You could just about go and buy a big house in Hackney, but that’s probably not quite what most people have in mind. Which means that once you’ve finished congratulating yourself on your acumen in buying your house for a fraction of the amount it’s now worth, you have to borrow punitive amounts in order to move “up the ladder”. Which wasn’t part of the plan...

I agree with the bit about giving your kids money while they're young-ish, and not waiting to leave it to them upon your death, for the reasons given - especially since there might not be very much left, if you have a long life and health problems.

But if you're lucky enough to have a home that's somehow become worth £1m, you have more choices than to stay in the home, or sell and try to buy another home in a vastly overvalued market, which is a rather zero-sum choice.

You could also sell, and emigrate.

As in the U.S., capital gains from the sale of a primary residence are apparently tax-free in the UK. If you've owned the home for a number of years, say 5 - 10, then after paying selling costs and the mortgage, you're likely to end up with something in the vicinity of £500,000, which at today's exchange rate, is around
US$ 990,000, or $ 1,070,000 Canadian.

Either way, roughly a million dollars will set you up for life in the U.S. or Canada, UNLESS you feel the need to live in the most-popular cities of either nation.

But having travelled extensively in both nations, I can attest that there are hundreds of lovely, sophisticated, urbane, and cheap cities and towns that happily exist in "flyover country".

So you'd have basically ended your need to work for a living, and could instead devote your time to doing whatever it is that really sets your heart on fire, which is true wealth in my book.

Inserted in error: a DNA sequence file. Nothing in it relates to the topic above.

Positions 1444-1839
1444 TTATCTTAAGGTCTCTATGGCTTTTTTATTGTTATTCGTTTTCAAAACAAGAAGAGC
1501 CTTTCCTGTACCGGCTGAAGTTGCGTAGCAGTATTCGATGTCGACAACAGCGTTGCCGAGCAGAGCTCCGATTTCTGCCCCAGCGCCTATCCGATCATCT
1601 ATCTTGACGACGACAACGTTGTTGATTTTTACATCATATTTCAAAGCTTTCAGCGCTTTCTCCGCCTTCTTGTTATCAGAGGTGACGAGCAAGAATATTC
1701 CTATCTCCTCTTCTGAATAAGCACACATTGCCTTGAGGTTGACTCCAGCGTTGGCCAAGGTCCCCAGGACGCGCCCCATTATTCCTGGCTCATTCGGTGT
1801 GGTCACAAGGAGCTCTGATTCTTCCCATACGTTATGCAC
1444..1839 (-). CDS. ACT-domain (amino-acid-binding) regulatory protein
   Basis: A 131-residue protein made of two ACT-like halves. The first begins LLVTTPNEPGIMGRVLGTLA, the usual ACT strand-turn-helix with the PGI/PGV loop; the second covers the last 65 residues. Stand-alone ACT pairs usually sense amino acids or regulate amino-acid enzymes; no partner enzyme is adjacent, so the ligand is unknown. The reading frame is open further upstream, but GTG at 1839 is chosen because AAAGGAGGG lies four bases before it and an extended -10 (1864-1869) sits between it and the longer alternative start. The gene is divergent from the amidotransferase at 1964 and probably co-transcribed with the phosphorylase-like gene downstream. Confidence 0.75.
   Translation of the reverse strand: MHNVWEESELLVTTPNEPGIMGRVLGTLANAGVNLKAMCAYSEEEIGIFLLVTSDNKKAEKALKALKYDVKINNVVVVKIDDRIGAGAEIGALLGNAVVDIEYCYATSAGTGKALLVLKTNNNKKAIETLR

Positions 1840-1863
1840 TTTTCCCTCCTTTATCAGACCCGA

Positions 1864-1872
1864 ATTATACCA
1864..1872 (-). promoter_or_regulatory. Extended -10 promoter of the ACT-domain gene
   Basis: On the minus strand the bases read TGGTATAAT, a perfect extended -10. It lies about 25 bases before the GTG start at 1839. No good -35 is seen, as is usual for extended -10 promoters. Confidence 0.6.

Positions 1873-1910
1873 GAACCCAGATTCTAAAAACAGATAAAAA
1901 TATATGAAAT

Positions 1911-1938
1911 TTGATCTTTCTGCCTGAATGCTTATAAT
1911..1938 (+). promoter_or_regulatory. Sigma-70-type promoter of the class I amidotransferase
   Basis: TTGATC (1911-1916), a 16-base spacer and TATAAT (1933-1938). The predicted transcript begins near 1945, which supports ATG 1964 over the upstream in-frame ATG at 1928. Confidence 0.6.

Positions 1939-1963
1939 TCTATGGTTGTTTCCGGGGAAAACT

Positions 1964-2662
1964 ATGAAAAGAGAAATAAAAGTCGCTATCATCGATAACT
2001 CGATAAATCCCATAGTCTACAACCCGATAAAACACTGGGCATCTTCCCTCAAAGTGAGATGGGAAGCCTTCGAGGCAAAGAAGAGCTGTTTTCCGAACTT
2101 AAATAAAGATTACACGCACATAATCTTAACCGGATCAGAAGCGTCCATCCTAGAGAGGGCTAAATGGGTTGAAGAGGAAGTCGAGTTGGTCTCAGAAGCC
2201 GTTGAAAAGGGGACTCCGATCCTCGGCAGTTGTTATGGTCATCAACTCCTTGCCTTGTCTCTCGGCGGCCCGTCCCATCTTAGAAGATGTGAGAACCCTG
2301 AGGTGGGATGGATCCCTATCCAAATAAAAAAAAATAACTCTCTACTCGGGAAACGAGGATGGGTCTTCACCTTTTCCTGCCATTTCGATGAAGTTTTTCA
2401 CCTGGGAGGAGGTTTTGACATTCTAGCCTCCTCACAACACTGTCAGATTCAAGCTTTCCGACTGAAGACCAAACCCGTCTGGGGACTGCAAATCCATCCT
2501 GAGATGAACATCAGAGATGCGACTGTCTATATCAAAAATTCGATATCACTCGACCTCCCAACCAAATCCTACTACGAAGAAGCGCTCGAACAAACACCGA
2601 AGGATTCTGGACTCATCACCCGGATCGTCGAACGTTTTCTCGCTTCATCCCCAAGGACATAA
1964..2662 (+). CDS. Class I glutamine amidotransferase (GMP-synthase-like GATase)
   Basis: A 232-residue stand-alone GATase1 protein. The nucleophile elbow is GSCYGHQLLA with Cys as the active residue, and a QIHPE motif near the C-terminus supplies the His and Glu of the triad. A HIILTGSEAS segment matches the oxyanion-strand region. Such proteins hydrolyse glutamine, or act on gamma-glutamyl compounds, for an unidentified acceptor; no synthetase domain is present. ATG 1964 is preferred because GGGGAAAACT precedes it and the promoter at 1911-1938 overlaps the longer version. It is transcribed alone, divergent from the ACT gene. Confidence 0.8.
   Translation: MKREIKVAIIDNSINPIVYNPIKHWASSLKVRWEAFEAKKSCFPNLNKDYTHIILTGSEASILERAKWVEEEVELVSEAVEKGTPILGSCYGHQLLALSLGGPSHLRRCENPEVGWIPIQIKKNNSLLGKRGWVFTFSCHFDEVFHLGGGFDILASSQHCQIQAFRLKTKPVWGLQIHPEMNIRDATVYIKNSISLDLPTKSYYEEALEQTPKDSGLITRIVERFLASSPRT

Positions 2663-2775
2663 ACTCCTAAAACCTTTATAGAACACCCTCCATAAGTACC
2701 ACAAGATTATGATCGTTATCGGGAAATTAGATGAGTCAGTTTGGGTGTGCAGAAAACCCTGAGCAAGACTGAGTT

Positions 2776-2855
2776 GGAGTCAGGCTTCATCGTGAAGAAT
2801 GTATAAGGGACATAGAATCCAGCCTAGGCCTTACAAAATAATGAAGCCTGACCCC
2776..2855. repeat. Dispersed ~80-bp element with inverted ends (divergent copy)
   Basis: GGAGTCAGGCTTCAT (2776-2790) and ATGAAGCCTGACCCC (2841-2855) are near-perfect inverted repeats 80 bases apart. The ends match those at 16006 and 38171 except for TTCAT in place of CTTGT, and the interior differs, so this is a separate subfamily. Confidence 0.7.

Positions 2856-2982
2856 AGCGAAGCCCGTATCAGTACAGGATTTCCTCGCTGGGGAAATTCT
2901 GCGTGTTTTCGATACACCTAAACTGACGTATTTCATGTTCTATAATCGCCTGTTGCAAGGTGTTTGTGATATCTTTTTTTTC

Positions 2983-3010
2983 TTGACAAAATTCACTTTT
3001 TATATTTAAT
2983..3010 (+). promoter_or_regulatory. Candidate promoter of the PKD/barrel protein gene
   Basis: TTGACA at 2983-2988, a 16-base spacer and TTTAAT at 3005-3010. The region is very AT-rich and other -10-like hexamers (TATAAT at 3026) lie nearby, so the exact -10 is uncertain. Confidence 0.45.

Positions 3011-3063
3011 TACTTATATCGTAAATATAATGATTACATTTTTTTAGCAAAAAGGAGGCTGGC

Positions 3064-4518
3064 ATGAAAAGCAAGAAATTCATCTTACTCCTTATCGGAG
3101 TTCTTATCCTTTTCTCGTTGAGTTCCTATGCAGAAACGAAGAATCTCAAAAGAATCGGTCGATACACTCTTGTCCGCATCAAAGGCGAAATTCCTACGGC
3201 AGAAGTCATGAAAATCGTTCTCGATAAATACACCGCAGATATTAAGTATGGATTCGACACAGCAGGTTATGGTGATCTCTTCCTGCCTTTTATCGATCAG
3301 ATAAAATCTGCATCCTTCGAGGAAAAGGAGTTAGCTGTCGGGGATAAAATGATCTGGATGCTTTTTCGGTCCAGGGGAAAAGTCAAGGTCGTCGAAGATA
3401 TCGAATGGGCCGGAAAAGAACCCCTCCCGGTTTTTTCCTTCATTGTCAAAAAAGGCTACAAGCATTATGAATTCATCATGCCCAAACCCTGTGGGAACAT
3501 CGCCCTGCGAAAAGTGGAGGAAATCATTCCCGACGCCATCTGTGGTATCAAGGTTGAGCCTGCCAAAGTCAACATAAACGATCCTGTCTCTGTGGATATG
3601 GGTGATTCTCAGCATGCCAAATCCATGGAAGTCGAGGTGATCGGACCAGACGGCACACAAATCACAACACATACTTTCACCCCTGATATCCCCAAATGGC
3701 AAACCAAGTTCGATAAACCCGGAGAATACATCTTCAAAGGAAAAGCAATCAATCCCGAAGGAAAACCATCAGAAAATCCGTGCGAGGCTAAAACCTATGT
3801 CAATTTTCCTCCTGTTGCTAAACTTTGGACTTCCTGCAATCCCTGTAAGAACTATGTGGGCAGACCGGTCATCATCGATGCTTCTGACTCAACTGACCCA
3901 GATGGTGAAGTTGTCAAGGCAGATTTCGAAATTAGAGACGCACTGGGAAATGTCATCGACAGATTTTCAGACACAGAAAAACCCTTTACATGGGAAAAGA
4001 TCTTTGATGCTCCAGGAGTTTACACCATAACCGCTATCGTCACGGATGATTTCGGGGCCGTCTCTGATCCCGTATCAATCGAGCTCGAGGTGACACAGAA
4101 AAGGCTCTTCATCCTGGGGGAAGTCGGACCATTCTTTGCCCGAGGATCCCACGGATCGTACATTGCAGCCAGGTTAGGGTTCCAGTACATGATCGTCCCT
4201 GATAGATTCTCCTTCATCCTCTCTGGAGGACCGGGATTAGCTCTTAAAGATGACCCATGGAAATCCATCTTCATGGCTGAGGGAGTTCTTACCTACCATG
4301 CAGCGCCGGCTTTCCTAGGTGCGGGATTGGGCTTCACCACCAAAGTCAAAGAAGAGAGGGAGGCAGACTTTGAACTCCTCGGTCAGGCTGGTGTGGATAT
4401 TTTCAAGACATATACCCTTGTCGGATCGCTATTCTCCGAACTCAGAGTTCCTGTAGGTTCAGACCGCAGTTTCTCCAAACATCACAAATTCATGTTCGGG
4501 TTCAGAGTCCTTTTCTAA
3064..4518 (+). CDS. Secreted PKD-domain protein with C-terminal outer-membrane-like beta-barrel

It's a little trickier for Californians, since although they could end up being several hundred thousand dollars richer, it's far more probable that they'd need to continue to work. But still, unless your career can only be done in Cali., if you've owned for at least five years, you could sell in SoCal, and move to the Southeastern U.S., or to the Midwest. Then you could buy a comparable home free and clear with the profits, and live with the luxury of no rent or mortgage payment.

And if you're willing to live in a less-developed nation, well, then the sky's the limit. I've read that if you don't have to depend on the local economy for a living, then Argentina, India, Mexico, Panama, and Nicaragua are really cheap, and offer first-world living in the major cities. My youngest brother lived in southern Brazil for a couple of years, and he says that it's the same there: A very low cost of living by American standards, and all services available.

You could live like Royalty with what would be a middle-class income by G7 standards, and never touch your capital.


Blogger Bret said...